Due to the fact that nearly every large business provides individual insurance coverage, this is an important consideration. Typically, employers pay 79% of insurance premiums, while workers pay the remaining 21%, along with fees, co-pays, and deductibles. According to the National Survey on Drug Use and Health (NSDUH), respondents with an addiction spent $3.8k on healthcare, compared to $2.3k spent by non-addicts.

Drug or alcohol use is also responsible for 65% of occupational accidents, according to the U.S. Department of Labor. Additionally, nearly half of all workers' compensation claims result from impairment or intoxication on the job. Industries that involve complicated tasks or dangerous equipment and machinery are especially susceptible to this.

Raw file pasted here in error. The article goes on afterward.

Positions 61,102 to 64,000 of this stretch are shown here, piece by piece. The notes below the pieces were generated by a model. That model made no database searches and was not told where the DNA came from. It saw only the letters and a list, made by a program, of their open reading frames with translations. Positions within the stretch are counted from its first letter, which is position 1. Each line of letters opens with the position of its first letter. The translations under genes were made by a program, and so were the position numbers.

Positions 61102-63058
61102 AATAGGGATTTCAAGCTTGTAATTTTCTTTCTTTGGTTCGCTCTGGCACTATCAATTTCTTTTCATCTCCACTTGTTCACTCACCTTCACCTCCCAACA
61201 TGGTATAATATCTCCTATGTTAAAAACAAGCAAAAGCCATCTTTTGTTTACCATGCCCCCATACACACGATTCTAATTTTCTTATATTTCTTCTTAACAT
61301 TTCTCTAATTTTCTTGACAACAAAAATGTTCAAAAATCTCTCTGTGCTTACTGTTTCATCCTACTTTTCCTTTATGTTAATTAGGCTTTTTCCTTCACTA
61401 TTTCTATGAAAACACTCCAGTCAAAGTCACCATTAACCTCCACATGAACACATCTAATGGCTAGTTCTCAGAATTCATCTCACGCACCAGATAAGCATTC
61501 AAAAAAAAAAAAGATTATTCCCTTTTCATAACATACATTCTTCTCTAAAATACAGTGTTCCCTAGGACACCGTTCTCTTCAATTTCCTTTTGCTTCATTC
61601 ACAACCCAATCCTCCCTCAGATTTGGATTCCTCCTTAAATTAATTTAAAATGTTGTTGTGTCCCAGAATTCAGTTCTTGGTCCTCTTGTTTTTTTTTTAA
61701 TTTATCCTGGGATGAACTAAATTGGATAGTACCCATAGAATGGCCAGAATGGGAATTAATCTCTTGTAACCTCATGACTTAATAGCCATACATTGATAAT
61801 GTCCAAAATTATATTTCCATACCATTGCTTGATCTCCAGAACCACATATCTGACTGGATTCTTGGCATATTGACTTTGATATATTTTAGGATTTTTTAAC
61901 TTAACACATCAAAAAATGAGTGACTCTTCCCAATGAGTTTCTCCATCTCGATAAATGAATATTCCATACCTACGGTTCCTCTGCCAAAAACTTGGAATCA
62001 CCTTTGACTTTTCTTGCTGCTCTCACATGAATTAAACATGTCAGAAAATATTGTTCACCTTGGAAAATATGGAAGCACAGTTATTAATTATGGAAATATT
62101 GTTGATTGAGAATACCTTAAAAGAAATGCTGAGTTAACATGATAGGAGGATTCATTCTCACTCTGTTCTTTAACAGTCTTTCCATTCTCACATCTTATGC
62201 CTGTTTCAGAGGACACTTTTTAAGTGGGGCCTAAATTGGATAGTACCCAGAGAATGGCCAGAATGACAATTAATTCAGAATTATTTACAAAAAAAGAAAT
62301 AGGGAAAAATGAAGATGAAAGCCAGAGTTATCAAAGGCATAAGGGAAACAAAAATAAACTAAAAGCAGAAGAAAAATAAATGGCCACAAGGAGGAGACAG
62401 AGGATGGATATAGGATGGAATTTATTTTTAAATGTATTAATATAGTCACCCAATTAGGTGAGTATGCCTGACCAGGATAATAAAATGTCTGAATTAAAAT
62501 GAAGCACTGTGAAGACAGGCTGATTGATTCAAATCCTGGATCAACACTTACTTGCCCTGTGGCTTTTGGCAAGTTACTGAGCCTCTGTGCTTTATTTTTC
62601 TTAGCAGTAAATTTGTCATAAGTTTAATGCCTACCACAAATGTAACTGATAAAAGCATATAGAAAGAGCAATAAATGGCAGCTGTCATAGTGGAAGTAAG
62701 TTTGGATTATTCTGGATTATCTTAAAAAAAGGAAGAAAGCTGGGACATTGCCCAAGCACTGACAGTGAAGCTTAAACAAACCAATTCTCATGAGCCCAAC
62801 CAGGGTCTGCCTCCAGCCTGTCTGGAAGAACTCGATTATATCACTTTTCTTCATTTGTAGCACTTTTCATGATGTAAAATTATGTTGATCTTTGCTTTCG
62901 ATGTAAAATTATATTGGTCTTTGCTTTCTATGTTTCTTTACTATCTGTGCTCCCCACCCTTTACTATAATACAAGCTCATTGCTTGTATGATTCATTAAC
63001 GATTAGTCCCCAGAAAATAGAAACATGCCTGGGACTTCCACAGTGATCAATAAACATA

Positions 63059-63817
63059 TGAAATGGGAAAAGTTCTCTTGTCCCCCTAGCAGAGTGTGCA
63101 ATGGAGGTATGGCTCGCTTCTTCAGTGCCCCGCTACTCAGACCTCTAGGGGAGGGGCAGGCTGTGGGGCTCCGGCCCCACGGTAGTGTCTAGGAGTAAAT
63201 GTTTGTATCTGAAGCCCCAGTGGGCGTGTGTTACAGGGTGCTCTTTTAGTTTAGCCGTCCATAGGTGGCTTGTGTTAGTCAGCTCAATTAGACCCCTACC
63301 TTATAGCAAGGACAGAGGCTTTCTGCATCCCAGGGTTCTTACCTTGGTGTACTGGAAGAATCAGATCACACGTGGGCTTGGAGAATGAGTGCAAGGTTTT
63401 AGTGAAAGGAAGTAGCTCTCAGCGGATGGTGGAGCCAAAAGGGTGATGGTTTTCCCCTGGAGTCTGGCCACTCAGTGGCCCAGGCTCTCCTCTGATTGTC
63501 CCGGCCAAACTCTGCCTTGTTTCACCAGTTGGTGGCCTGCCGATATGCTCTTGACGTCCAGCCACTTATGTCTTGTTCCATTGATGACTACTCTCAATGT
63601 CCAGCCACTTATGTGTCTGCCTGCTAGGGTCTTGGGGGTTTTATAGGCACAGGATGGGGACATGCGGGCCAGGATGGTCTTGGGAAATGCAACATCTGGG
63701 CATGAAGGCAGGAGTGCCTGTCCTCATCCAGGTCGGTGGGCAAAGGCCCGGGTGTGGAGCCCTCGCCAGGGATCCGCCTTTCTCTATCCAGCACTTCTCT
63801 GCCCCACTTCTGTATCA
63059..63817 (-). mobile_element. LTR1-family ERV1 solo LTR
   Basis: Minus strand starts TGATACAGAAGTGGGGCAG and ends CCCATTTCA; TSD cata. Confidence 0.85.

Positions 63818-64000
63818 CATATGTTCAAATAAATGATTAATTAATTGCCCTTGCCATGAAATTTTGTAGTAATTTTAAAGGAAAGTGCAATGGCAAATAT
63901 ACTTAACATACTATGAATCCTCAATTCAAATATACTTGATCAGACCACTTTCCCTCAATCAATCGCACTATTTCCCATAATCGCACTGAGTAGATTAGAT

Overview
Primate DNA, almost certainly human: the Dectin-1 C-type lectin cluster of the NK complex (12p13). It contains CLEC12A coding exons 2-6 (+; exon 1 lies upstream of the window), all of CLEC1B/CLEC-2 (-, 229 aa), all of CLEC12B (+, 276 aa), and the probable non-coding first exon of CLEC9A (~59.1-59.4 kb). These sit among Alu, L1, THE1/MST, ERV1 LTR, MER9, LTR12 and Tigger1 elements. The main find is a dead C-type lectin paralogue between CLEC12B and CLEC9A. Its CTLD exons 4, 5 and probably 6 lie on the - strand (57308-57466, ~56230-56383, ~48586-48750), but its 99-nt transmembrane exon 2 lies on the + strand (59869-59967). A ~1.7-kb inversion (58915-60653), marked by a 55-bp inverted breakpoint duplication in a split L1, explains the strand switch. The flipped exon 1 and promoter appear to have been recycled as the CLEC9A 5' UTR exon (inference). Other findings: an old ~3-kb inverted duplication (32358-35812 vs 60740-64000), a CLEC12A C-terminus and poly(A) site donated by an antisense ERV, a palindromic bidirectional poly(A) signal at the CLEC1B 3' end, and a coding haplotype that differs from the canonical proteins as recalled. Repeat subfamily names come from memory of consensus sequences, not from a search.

Addiction: seeing the person behind it.

In the same way that diabetes can be treated and managed successfully, addiction can also be treated and managed. However, it is treated quite differently at most workplaces.

Instead of helping employees achieve and maintain good health, drug-free workplace policies typically focus on penalties - mainly termination. As such, people may be discouraged from seeking help due to such policies that perpetuate stigma and shame.

A high-performing employee may struggle with substance abuse or addiction while bringing tremendous value to their organization. It is possible for these employees to lose their health benefits, which may have helped them seek treatment when they are terminated. This also obviously affects their income, routine, social support, and self-confidence.